Three writing tips

Here are three questions I was asked today, with my responses in case they’re of interest:

1.       What inspired you to write?
Do you mind if I respectfully turn your question on its head? Imagine that the natural tendency of a person is to examine their short life, to be curious about the lives going on all around them, and to be compelled to explore the beauty and the horror and the wonder of it all – either in writing or music, science or art – as much as we are compelled to eat, sleep or breathe. Then you could ask: What would inspire someone NOT to write, as soon as they knew their ABC? What else were they planning to use the letters for?
2.       Share 5 hacks to write better
The best writing advice I can give is not to think in terms of “hacks”. Writing is not about short cuts to reach a result. It’s about putting your mind onto a page, then reading it back to yourself, seeing how you feel about it, and redrafting. In the process both your mind and what’s on the page will be changed – sometimes by adaptive evolution, sometimes by grinding attrition, sometimes by exhilarating revolution. Recognising that a line writes you as much as you write the line is neither a spooky metaphysical statement nor a trite aphorism. It’s a radical acceptance that writing is a feedback loop, and that any finished pages spat out of the loop are a happy by-product, or spent fuel. It’s a solemn acceptance that writing is a vocation and not a profession, an end and not a means. Because the thing with a loop, of course, is that you can never get out. So, finally, it’s a lonely acceptance that readers can’t rescue you from the fire but can only witness the scorch marks it leaves on the page. The flames will consume you all alone. You need ask yourself whether you’re really after a short cut to that. On the other hand, I suppose you do have to die of something.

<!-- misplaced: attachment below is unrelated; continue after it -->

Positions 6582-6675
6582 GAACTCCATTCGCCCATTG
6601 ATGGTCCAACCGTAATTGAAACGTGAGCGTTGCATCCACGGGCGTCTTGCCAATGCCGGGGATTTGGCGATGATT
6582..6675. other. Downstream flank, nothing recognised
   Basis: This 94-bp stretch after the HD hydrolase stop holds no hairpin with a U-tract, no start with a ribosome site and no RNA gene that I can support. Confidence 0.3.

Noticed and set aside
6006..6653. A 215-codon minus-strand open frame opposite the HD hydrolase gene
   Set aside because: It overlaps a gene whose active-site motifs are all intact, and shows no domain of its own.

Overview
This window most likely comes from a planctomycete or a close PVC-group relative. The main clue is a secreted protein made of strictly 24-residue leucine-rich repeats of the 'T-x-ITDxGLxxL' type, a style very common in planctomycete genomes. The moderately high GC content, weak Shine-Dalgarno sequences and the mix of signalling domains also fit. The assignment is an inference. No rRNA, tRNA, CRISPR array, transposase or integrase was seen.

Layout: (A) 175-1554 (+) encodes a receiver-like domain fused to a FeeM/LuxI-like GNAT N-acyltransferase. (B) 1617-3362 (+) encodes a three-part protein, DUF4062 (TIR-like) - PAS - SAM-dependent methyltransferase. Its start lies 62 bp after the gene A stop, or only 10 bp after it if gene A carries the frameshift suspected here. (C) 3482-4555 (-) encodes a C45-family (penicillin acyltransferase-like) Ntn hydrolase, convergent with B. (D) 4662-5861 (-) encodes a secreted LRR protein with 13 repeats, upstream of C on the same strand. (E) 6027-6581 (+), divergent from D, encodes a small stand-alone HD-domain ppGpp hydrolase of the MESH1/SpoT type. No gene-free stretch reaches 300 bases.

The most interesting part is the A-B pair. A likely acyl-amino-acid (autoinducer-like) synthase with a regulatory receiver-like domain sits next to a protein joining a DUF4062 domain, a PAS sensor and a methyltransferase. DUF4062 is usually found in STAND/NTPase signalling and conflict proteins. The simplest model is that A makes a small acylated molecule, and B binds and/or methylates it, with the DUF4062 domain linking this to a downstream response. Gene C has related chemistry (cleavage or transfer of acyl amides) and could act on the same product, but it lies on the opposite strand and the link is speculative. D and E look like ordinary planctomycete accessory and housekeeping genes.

3.       Which is the one book that changed your life?
I’d be cheerfully suspicious of anyone over the age of thirty who claimed that one book had changed their life. Show me an older person in that state and I will show you someone who needs to read a dozen more “life-changing” books as soon as possible. Like everyone, I’ve read more-or-less widely in the canon of books that are more-or-less widely read, and I’ve been bewitched and transported as all of us have. Each time it happens, I’m reminded that life is inexhaustibly mysterious: that there is always another perspective, another way of seeing things, from some new author just around the corner. That’s why it’s important we should keep expanding the literary franchise, never allowing our minds to be dominated by one age, language, nationality, gender, sexuality or race – and certainly never by one book.

One thought on “Three writing tips”

  1. Just finished Everyone Brave Is Forgiven. I was born I 1944 on Malta and came to the US in ’52. The story you tell in that book has opened up my understanding of what went on in my family’s life before I was born. I’ve been back many times but never heard what it was like not even from my parents. I now understand more about my parents and older brother. As I read your book I shed many tears. Thank you for writing this book.

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